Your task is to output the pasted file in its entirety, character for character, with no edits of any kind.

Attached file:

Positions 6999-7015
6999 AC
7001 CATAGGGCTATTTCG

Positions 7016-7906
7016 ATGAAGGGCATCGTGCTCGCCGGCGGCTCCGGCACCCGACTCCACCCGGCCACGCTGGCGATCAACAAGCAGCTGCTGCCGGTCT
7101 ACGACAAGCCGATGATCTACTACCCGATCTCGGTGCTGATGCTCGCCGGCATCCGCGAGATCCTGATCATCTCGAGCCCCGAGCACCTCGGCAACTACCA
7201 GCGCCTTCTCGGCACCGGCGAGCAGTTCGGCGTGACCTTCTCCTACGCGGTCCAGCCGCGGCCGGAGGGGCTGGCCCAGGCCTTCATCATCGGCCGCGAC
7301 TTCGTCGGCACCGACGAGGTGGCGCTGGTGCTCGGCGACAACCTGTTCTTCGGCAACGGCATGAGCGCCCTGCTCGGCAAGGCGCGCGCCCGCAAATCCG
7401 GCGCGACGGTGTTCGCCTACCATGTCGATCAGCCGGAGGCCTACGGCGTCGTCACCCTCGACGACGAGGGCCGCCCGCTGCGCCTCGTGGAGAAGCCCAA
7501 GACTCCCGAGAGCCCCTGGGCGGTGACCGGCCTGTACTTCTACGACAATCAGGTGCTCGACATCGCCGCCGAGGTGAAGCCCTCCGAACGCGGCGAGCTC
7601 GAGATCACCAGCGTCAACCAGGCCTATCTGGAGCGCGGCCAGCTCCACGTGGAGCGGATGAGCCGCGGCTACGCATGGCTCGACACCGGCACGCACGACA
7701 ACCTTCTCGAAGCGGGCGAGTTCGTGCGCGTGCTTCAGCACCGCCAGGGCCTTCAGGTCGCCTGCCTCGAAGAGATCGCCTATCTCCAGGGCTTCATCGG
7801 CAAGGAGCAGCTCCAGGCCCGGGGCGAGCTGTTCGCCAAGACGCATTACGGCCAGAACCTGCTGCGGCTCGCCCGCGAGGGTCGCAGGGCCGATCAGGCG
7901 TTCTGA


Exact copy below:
Positions 6999-7015
6999 AC
7001 CATAGGGCTATTTCG

Positions 7016-7906
7016 ATGAAGGGCATCGTGCTCGCCGGCGGCTCCGGCACCCGACTCCACCCGGCCACGCTGGCGATCAACAAGCAGCTGCTGCCGGTCT
7101 ACGACAAGCCGATGATCTACTACCCGATCTCGGTGCTGATGCTCGCCGGCATCCGCGAGATCCTGATCATCTCGAGCCCCGAGCACCTCGGCAACTACCA
7201 GCGCCTTCTCGGCACCGGCGAGCAGTTCGGCGTGACCTTCTCCTACGCGGTCCAGCCGCGGCCGGAGGGGCTGGCCCAGGCCTTCATCATCGGCCGCGAC
7301 TTCGTCGGCACCGACGAGGTGGCGCTGGTGCTCGGCGACAACCTGTTCTTCGGCAACGGCATGAGCGCCCTGCTCGGCAAGGCGCGCGCCCGCAAATCCG
7401 GCGCGACGGTGTTCGCCTACCATGTCGATCAGCCGGAGGCCTACGGCGTCGTCACCCTCGACGACGAGGGCCGCCCGCTGCGCCTCGTGGAGAAGCCCAA
7501 GACTCCCGAGAGCCCCTGGGCGGTGACCGGCCTGTACTTCTACGACAATCAGGTGCTCGACATCGCCGCCGAGGTGAAGCCCTCCGAACGCGGCGAGCTC
7601 GAGATCACCAGCGTCAACCAGGCCTATCTGGAGCGCGGCCAGCTCCACGTGGAGCGGATGAGCCGCGGCTACGCATGGCTCGACACCGGCACGCACGACA
7701 ACCTTCTCGAAGCGGGCGAGTTCGTGCGCGTGCTTCAGCACCGCCAGGGCCTTCAGGTCGCCTGCCTCGAAGAGATCGCCTATCTCCAGGGCTTCATCGG
7801 CAAGGAGCAGCTCCAGGCCCGGGGCGAGCTGTTCGCCAAGACGCATTACGGCCAGAACCTGCTGCGGCTCGCCCGCGAGGGTCGCAGGGCCGATCAGGCG
7901 TTCTGA